Temporal ordering of dynamic expression data from detailed spatial expression maps

Charlotte S. L. Bailey (Lead / Corresponding author), Robert A. Bone, Philip J. Murray, J. Kim Dale (Lead / Corresponding author)

Research output: Contribution to journalArticle

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Abstract

During somitogenesis, pairs of epithelial somites form in a progressive manner, budding off from the anterior end of the pre-somitic mesoderm (PSM) with a strict species-specific periodicity. The periodicity of the process is regulated by a molecular oscillator, known as the "segmentation clock," acting in the PSM cells. This clock drives the oscillatory patterns of gene expression across the PSM in a posterior-anterior direction. These so-called clock genes are key components of three signaling pathways: Wnt, Notch, and fibroblast growth factor (FGF). In addition, Notch signaling is essential for synchronizing intracellular oscillations in neighboring cells. We recently gained insight into how this may be mechanistically regulated. Upon ligand activation, the Notch receptor is cleaved, releasing the intracellular domain (NICD), which moves to the nucleus and regulates gene expression. NICD is highly labile, and its phosphorylation-dependent turnover acts to restrict Notch signaling. The profile of NICD production (and degradation) in the PSM is known to be oscillatory and to resemble that of a clock gene. We recently reported that both the Notch receptor and the Delta ligand, which mediate intercellular coupling, themselves exhibit dynamic expression at both the mRNA and protein levels. In this article, we describe the sensitive detection methods and detailed image analysis tools that we used, in combination with the computational modeling that we designed, to extract and overlay expression data from distinct points in the expression cycle. This allowed us to construct a spatio-temporal picture of the dynamic expression profile for the receptor, the ligand, and the Notch target clock genes throughout an oscillation cycle. Here, we describe the protocols used to generate and culture the PSM explants, as well as the procedure to stain for the mRNA or protein. We also explain how the confocal images were subsequently analyzed and temporally ordered computationally to generate ordered sequences of clock expression snapshots, hereafter defined as "kymographs," for the visualization of the spatiotemporal expression of Delta-like1 (Dll1) and Notch1 throughout the PSM.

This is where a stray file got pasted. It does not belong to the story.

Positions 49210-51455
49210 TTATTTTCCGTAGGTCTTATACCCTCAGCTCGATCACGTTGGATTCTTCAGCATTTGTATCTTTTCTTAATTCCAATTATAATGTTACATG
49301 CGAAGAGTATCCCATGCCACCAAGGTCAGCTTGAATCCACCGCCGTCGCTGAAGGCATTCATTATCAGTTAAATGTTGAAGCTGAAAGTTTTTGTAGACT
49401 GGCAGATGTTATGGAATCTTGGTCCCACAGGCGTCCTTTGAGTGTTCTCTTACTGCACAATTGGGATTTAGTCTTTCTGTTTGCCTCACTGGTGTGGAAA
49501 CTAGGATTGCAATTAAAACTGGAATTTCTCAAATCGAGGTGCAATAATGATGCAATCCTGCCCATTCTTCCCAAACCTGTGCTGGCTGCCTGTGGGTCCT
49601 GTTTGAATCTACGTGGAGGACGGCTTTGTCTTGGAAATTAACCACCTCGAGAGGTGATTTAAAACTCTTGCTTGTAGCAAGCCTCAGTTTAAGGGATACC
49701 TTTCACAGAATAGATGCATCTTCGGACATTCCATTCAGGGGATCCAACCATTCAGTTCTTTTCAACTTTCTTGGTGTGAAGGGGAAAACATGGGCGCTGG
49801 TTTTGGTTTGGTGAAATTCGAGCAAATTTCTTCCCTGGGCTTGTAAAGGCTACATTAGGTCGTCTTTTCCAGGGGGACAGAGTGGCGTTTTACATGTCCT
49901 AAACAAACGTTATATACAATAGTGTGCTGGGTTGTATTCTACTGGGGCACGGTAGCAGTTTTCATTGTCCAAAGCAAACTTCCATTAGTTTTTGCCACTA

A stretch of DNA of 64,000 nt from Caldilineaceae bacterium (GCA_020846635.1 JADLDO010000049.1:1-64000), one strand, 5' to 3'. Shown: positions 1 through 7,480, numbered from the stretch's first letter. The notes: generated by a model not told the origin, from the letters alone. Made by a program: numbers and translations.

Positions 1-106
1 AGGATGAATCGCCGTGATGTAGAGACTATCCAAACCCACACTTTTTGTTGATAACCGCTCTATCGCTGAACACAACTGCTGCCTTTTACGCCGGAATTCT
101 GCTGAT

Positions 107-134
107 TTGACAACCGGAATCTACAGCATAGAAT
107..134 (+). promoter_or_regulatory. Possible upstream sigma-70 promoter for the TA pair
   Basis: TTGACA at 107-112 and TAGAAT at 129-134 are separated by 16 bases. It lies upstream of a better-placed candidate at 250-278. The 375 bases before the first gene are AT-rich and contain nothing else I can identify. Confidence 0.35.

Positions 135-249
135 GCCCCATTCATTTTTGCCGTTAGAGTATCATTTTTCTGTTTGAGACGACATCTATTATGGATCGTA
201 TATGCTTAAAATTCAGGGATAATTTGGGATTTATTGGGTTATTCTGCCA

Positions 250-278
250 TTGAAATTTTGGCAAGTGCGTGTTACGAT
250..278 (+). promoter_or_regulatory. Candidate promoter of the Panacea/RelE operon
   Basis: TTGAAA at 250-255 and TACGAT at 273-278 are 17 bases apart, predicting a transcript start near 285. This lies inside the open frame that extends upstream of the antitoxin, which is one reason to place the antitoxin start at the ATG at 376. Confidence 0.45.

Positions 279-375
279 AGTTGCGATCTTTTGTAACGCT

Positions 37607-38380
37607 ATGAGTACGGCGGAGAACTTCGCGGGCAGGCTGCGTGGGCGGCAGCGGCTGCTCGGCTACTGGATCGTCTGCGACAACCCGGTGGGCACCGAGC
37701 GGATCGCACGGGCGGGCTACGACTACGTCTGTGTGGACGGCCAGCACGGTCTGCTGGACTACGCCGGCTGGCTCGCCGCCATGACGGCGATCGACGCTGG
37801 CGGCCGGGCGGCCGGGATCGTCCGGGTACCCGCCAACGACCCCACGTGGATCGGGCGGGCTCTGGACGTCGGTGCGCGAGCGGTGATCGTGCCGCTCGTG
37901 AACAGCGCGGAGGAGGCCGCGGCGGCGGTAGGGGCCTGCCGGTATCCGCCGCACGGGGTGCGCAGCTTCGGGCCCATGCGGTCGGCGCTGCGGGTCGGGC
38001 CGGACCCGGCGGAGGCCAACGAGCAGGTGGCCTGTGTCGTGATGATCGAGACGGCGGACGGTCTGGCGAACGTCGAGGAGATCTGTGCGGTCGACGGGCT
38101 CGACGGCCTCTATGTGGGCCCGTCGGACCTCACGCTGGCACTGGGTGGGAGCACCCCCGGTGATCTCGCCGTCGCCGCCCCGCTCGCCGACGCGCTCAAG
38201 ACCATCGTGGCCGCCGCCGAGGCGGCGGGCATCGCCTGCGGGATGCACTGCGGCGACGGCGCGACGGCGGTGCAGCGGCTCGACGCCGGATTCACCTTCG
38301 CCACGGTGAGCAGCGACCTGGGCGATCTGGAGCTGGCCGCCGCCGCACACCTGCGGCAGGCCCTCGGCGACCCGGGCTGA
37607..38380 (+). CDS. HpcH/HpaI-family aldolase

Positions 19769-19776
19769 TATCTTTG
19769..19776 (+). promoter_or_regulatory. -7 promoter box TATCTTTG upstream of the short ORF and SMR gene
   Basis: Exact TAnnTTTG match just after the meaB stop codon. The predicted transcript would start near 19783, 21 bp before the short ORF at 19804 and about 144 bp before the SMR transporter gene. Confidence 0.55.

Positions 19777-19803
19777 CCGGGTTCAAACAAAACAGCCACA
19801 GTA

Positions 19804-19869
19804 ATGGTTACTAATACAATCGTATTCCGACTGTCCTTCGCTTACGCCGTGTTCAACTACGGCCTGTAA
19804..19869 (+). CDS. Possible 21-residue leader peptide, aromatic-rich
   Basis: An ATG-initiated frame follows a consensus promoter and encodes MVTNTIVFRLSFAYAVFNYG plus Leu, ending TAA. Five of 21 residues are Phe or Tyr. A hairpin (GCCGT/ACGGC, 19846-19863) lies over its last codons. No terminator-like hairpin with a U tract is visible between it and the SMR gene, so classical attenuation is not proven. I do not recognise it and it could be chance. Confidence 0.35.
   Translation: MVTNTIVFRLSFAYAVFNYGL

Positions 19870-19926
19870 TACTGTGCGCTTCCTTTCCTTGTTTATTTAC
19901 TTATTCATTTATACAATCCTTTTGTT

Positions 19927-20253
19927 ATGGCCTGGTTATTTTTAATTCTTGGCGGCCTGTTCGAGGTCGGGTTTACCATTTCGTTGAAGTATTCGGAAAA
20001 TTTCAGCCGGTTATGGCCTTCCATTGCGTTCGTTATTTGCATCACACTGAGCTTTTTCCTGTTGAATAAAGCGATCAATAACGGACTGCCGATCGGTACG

Original languageEnglish
Article numbere55127
Pages (from-to)1-8
Number of pages8
JournalJoVE: Journal of Visualized Experiments
Issue number120
DOIs
Publication statusPublished - 9 Feb 2017

Fingerprint

Mesoderm
Clocks
Notch Receptors
Genes
Ligands
Periodicity
Gene expression
Gene Components
Proteins
Gene Expression
Somites
Messenger RNA
Phosphorylation
Wnt Signaling Pathway
Fibroblast Growth Factors
Fibroblasts
Image analysis
Coloring Agents
Visualization
Chemical activation

Keywords

  • Notch
  • segmentation
  • Delta
  • chick
  • mouse
  • embryo
  • oscillations

Cite this

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title = "Temporal ordering of dynamic expression data from detailed spatial expression maps",